Albert Pionke

Albert Pionke

William and Margaret Going Endowed Professor of English


  • PhD, English, University of Illinois at Urbana-Champaign, 2000
  • MA, English, University of Illinois at Urbana-Champaign, 1997
  • BA, English, French, Humanities, Valparaiso University, 1996

Research Areas

  • 19th-Century British Literature
  • Digital Humanities
  • Critical Theory


Albert Pionke joined the faculty in 2005 as an assistant professor. He was awarded tenure and the rank of associate professor in 2009, and was promoted to professor in 2014. Between fall 2016 and spring 2019, he served a three-year appointment as a College of Arts and Sciences Leadership Board Faculty Fellow.  In February 2019, he was named the William and Margaret Going Endowed Professor of English.

A Victorian specialist, Pionke is particularly interested in theories, practices, and textualities of secrecy; in rhetorical and material strategies of social stratification; in Victorian representations of the East and West Indies; and in the intersecting disciplinary histories of literature and sociology. His book on the first topic, Plots of Opportunity, shows the ways in which members of underenfranchised constituencies-trade unionists, Roman Catholics, Indian subjects-were often publicly represented as conspirators whenever they sought to better their collective status. His book on the second topic, The Ritual Culture of Victorian Professionals, reconstructs the central role of collective ritual in the competition for professional status by groups ranging from Oxbridge educators to barristers to Members of Parliament to novelists. His work on the third topic includes essays on Rudyard Kipling’s “The Man Who Would Be King,” the uniquely Victorian vision of Cuba that appears in nineteenth-century British periodicals, and the visual record in Punch and elsewhere of the failed Lopez expedition to “liberate” Cuba from Spanish colonial control in 1850. His in-process co-edited volume, The Socio-Literary Imaginary in 19th and 20th Century Britain, along with essays in Studies in the Novel, Dickens Studies Annual, and Philosophy and Literature, represent his most explicit forays into the fourth topic.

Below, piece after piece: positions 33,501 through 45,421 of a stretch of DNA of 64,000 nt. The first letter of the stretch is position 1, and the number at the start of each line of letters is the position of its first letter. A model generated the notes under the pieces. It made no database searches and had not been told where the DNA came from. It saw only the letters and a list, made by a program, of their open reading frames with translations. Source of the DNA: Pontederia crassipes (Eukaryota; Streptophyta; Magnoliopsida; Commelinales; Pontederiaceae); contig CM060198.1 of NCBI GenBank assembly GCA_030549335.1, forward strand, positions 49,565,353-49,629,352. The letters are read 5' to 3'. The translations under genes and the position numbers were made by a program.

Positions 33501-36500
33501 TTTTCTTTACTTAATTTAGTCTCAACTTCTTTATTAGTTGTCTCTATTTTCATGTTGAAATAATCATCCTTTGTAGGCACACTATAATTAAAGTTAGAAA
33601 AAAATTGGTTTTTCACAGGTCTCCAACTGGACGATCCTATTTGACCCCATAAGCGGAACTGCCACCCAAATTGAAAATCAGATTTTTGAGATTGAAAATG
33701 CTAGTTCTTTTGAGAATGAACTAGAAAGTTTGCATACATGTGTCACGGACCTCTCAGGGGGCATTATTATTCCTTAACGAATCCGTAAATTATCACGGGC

Working collaboratively with the Alabama Digital Humanities Center, Pionke is also currently engaged in a project to digitize and make fully searchable all marginalia in Somerville College’s John Stuart Mill Library. Visit the home page of Mill Marginalia Online, and begin your own search through the marks and annotations with which James Mill, John Stuart Mill, and others recorded their own experiences as readers.

Pionke was the host of the 2007 Victorian Institute conference and the 2015 UA Symposium on English and American Literature.

Selected Publications

Books Authored

  • Teaching Later British Literature: A Thematic Approach.  Forthcoming from Anthem Press.
  • The Ritual Culture of Victorian Professionals: Competing for Ceremonial Status, 1838-1877.  Surrey, UK: Ashgate Publishing, 2013.
  • Plots of Opportunity: Representing Conspiracy in Victorian England. Columbus: Ohio State University Press, 2004.

Books Edited

  • The Socio-Literary Imaginary in 19th and 20th Century Britain: Victorian and Edwardian Inflections.  Forthcoming from Routledge.  Co-edited with Maria K. Bachman.
  • Thomas Carlyle and the Idea of Influence.  Teaneck, NJ: Fairleigh Dickinson University Press, 2018. Co-edited with Megan Dent and Paul Kerry.
  • Victorian Secrecy: Economies of Knowledge and Concealment.  Surrey, UK: Ashgate Publishing, 2010. Co-edited with Denise Millstein.

Select Articles and Essays

  • “Introduction: Carlyle’s Networks of Influence,” Thomas Carlyle and the Idea of Influence, Eds. Kerry, Pionke, and Dent, Teaneck, NJ: Fairleigh Dickinson University Press, 2018, pp. 1-24.